Poland’s startup scene, like its economy, is booming. Fueled by high levels of innovation, low costs and a strong talent pool, the country stands poised to become one of Europe’s digital heavyweights. But below the headlines, competition brews between its two largest cities, Warsaw and Krakow. Both want to become home to the country’s next generation of tech leaders.
Poland, with a population of 38 million people, is Europe’s sixth-largest economy. Situated in the center of Europe, it has easy access to western and eastern corners of the continent, and a currency, the Zloty, that has largely evaded the woes of the Eurozone financial crisis. In 2009, while the EU economy shrunk 4.5 percent, Poland’s grew by 1.6 percent. Its GDP is projected to have grown 16 percent between 2009 and the end of this year.
That’s not to suggest that everything is rosy in the former eastern bloc state: youth unemployment remains an uneasy 25 percent and infrastructure still lags far behind that of its affluent neighbor, Germany. But in the past couple of years Poland’s entrepreneurs have forged a formidable tech startup community that has begun knocking on the door not just of domestic VCs, but some of Silicon Valley’s own heavyweights. Even Dave McClure, the prolific angel investor and founder of the business incubator 500 Startups, has sung Poland’s praises.
Pawel Czerski, co-founder of Filmaster and founder of Front Trends, a digital meetup in Warsaw, claims that Poland’s expanding economy has allowed people to set up their own companies. “People are getting braver. Before many were scared to start their own business,” he said. “People feel more secure with the economy.” Filmaster, which creates cloud-based reports for entertainment producers, is headquartered in Warsaw and London, and has recently attracted attention from California.
Czerski believes there is little difference between the communities of Warsaw and Krakow. But figures — and the Internet — disagrees. Krakow, says Zynga’s Lloyd Melnick, is eastern Europe’s “clear winner” in regards to potential startup hubs. Back in 2012 he pointed out that Polish social gaming revenue wasn’t far off its western European counterparts.
Krakow is home to hundreds of Flash programmers and developers, as well as 300,000 IT graduates. Even Google has caught the Cracovian bug: its marketing and sales departments are still in Warsaw but technical development has tripped down to the historic city. Meanwhile Krakow’s proponents cite the city’s rich history, looks and nightlife as drivers of interest. Rents are also up to 25 percent more expensive in Warsaw.
As the country’s biggest city (with a population of 1.7m to Krakow’s 766,000) Warsaw is a more diverse and metropolitan location. And with quick transport links to Berlin — Europe’s startup champ — its community may be smaller but is growing fast. Filmaster is one of ten companies based out of Reaktor, a startup mansion in the centre of town. “The community is growing fast and it’s getting strong,” Czerski says. Warsaw’s government has displayed an interest in the budding ecosystem: its vice-president recently spoke at a Reaktor event.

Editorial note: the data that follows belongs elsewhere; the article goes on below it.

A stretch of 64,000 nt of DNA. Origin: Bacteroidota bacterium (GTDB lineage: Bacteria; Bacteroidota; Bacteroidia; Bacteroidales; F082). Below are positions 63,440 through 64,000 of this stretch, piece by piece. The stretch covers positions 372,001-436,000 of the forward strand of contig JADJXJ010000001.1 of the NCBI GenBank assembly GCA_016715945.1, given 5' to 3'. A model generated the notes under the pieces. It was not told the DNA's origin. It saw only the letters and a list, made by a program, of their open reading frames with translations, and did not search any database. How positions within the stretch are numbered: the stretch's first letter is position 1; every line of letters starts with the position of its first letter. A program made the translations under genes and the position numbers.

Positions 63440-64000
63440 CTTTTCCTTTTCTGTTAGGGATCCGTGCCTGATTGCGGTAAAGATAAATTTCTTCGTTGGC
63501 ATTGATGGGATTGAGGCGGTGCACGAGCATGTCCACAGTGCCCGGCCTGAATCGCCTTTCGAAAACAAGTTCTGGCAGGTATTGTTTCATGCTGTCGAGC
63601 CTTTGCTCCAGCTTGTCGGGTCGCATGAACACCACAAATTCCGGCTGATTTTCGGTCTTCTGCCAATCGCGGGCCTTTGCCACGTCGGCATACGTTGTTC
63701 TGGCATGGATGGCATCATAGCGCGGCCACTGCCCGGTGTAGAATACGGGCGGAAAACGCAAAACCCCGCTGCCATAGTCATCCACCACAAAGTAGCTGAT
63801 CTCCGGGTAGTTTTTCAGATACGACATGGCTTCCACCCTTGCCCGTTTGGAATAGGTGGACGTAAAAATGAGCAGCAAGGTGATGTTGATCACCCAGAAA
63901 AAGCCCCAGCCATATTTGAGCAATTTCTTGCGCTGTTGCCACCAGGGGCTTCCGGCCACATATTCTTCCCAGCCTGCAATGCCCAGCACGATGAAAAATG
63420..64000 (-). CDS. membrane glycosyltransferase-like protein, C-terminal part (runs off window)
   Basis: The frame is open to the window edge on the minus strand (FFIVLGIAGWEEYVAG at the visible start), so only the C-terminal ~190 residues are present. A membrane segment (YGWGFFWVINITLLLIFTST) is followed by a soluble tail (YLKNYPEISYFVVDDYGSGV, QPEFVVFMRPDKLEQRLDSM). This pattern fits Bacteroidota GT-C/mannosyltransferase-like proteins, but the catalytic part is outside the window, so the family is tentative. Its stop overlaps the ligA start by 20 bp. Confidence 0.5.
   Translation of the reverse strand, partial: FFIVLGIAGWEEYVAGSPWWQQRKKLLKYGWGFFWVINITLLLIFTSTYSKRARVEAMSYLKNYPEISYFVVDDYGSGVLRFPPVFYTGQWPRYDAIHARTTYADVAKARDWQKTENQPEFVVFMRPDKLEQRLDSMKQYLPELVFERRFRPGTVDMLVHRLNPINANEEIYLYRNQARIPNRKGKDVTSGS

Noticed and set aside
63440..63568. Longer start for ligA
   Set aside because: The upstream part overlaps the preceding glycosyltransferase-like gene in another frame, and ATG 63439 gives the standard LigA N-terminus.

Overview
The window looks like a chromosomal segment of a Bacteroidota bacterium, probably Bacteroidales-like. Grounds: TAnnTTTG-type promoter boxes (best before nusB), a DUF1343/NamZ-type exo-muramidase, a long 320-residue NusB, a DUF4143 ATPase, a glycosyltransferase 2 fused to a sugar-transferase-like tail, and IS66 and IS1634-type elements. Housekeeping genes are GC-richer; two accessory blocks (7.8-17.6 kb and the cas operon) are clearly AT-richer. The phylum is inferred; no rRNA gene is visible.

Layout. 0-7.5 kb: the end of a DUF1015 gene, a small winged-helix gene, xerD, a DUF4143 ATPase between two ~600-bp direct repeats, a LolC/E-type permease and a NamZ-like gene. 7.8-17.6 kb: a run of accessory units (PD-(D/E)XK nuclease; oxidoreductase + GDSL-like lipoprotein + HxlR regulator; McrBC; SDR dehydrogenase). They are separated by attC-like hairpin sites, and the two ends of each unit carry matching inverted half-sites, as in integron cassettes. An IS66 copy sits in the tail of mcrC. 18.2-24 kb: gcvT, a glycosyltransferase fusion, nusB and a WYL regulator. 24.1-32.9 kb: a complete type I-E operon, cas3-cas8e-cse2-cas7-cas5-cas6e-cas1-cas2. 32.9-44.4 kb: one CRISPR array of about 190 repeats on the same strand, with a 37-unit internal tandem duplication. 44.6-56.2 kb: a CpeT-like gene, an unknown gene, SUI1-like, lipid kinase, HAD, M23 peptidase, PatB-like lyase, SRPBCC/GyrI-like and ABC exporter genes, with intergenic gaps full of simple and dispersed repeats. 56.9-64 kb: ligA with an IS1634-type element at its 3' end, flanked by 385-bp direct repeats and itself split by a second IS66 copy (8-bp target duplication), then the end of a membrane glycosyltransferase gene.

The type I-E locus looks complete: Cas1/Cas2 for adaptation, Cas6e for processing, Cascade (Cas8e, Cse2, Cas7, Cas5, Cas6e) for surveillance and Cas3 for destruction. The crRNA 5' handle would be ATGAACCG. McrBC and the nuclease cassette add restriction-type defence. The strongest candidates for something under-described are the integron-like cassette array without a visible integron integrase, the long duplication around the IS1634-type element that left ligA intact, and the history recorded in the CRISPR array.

However Poland’s national government has struggled to foster the community. A remarkably frank statement on its innovation portal claims that “Poland is among the EU’s least innovative countries. True, we have made some progress, but it has been really small.” The Polish Agency for Enterprise Development (PARP) reports only 18 tech incubators. That’s hardly world-beating.
And despite an increasing hunger for investment in Poland, most money comes from the EU. That’s a problem, says Maciek Laskus, founder of Startup Safary: “There is a program called 3.1 that gave money to investors instead of investing directly, leading to a sudden accumulation of investors who had no experience but were able to invest up to 200,000 Zlotys ($65,000) per investment. The money they invested was purely EU money but any royalties resulting from exits would belong to them.”
Innovation is considered a “key component for growth in Poland,” says the World Bank, pointing to a $14 billion injection from the EU to stimulate “commercially oriented research –– particularly in the private sector.”
“But this didn’t lead to investments in innovative, risky technologies or ideas,” adds Laskus. “Instead, the money was invested in ‘safe’ businesses (primarily e-commerce) where exits didn’t happen. The investors weren’t looking for big yields but rather likely yields, and in the end, the money didn’t flow back into the ecosystem.”
Indeed, while Poland’s economy has benefitted from its relative isolation, its tech industry has become somewhat staid. Shielded by the Iron Curtain its industry grew separately. Poles buy used goods from Allegro rather than eBay, and use Merlin instead of Amazon. Many claim that this insular ethos has hurt investment, as some VCs are interested solely in domestic success.
In addition, Poland’s business laws, like that of so many former Comecon states, are shrouded in red tape. “The least appealing thing is all the formalities and the law: it’s not really nice for either European or American investors to invest in Poland,” says Czerski.
But ask any central or eastern European, and they’ll likely admit that Poles are an entrepreneurial bunch. Startups seem tailor-made for the Polish business mentality, claim several sources, and low salaries offset the irritation of the government’s perceived lack of help. A talented and experienced developer can command between $27,000 and $54,000 in Poland. In Berlin, the figure would be nearer the $100,000 mark.
‘Poor but sexy’ Berlin is still the undisputed king of startups in central and eastern Europe; there are over 2,500 companies in ‘Silicon Allee’ that contribute up to 10 percent of the German capital’s GDP. But Poland is pushing on. And it may not be long before its two biggest cities attract headline-making investments — even from the US.